Most important, the cast is fabulous. The show’s potential for resembling an audio-animatronics display or a tacky nostalgia revue is deflected by the infectious personality each singer projects, and all of them have spectacular voices. Each has her moment to shine: I especially liked Vicki Hubly’s husky, expressive vibrato in “To Sir With Love,” Anne Gunn’s Mermanesque power on “Where the Boys Are,” Adriane Lenox’s effortless soul vocal runs on “The Name Game,” Greta Pope’s hot rendition of “River Deep, Mountain High,” Megan McDonough’s tough-talkin’ “You Don’t Have to Say You Love Me,” and — without question the hit of the evening — La Nitta Swanson’s long and intense rendition of Aretha Franklin’s “Do Right Woman.” (Swanson’s understudy, Yvonne Gage, is equally sizzling on this number, as first-nighters learned when Gage stepped in after Swanson was stranded in an eastern snowstorm.) Just as impressive — and nearly always perfectly distinguishable, thanks to Otts Munderloh’s fine-tuned sound — are the powerful three- and six-part vocal harmonies, which give new meaning to the phrase “blast from the past.”

Like everyone else, I have my quibbles. The second act, by focusing so heavily on three unique singers (Turner, Franklin, and Joplin) fails to convey a sense of the more general presence of women in late 60s rock. Where is Laura Nyro, that great singer and prolific songwriter? Where is Grace Slick, or Mama Cass? The narration (breezily delivered by Lenox, who is first among equals in this decidedly ensemble piece) pays homage to Woodstock; so where is Joni Mitchell’s anthem of the same name? And why is John Hickey’s clever set — a huge jukebox, with the all-male band standing where the records would play — so underutilized by director Larry Gallagher? On the stage of a legitimate theater (as opposed to a cabaret, where it’s playing in New York), Beehive could use more theatrical flourish.

Not as a complaint, but as an observation, I find Beehive in retrospect more interesting for what it doesn’t say than for what it does. In celebrating women rock singers as role models, the show ignores the part men played in the whole matter — the men who wrote the songs and packaged the performers, who chose who would get airplay and who would not. There’s no mention here of the industry’s sexual politics (giving head to get ahead, as women in the business called it), nor of the fact that some of the most outwardly assertive women were, in their intertwined personal and professional lives, the most dominated by men.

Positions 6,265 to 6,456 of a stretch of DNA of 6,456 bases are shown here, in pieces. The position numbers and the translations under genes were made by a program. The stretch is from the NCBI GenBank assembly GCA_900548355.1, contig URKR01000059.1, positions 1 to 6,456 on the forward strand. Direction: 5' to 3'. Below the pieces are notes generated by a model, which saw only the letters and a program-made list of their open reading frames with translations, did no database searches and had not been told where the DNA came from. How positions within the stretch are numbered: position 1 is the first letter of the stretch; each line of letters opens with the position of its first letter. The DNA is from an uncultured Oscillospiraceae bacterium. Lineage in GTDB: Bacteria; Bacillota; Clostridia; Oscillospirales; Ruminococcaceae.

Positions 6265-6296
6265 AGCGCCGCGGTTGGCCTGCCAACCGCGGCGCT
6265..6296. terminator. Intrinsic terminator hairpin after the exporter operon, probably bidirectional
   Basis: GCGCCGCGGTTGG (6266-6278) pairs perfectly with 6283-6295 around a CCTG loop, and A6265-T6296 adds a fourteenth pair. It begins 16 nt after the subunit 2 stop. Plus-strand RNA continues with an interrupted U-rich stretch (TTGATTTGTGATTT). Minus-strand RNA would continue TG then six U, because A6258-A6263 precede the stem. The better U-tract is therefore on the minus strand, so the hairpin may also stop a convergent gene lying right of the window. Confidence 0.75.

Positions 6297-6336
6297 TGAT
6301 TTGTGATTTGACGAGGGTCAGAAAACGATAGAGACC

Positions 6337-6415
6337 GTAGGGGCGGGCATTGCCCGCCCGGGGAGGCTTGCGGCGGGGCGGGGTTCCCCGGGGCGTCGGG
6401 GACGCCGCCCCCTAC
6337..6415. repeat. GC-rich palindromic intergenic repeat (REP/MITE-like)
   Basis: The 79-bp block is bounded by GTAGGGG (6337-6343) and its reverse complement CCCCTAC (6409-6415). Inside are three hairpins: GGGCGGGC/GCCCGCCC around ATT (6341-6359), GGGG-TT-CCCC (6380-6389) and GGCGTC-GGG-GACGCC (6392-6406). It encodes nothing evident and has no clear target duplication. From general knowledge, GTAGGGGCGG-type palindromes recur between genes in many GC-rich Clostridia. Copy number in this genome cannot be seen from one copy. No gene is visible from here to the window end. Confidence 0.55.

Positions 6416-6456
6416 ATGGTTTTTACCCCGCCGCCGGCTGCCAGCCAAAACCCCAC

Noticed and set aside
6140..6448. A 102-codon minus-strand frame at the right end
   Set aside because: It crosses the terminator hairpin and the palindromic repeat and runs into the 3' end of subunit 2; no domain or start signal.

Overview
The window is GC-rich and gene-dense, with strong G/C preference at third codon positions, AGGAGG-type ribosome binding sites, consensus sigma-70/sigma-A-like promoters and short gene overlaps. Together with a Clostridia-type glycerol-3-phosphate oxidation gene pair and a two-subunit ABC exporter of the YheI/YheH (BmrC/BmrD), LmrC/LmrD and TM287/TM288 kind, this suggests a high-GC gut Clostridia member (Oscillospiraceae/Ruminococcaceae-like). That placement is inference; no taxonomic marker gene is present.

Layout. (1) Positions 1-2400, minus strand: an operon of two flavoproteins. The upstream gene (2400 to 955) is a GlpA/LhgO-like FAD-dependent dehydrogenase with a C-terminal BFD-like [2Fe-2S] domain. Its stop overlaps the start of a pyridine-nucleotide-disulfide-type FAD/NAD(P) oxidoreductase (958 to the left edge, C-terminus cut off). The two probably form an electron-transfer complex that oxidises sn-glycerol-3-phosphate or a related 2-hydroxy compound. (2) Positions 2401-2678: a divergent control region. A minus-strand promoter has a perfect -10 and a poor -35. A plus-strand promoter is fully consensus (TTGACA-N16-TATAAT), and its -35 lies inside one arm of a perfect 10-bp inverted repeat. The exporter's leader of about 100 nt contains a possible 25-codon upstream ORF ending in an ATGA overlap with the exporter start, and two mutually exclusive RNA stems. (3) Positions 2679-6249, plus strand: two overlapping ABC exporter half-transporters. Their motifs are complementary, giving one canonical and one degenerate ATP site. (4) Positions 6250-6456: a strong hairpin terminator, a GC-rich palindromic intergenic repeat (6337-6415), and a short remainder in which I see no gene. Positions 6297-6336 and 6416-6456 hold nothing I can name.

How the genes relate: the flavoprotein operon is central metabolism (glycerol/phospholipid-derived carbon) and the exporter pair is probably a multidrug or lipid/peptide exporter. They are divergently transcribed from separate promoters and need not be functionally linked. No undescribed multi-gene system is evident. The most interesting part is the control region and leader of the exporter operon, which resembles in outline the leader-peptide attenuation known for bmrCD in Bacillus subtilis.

Also absent are references to drug and alcohol addiction; to the ugly competitive maneuverings so cannily dramatized in Dreamgirls (but hardly limited to the Supremes); and to the racial segregation of the pop market. The black and white actresses in Beehive interact and exchange roles with a casualness that progressive-minded people could only dream about in the 60s (typical of the show’s good-humored playfulness, Greta Pope exits as a glamorous Diana Ross and reenters a few minutes later as giggly Annette Funicello, complete with pink satin mouse ears).

Beehive doesn’t soft-pedal controversy; it ignores it. And I, for one, don’t think that’s bad. Those of us who grew up in one of popular music’s most fecund periods didn’t know about our heroes’ emotional problems; we responded to their spirit, to the joyful vision of a better world, where we could be our best selves, that was offered by the singers of the 60s — especially by the women, who were allowed an emotional expressiveness that was (is) generally denied men. In not merely celebrating but validating the 60s, Beehive makes contact with some very personal areas in the hearts of its viewers, in a way that more “meaningful” plays around town can’t begin to match.

Art accompanying story in printed newspaper (not available in this archive): photo/Jennifer Girard.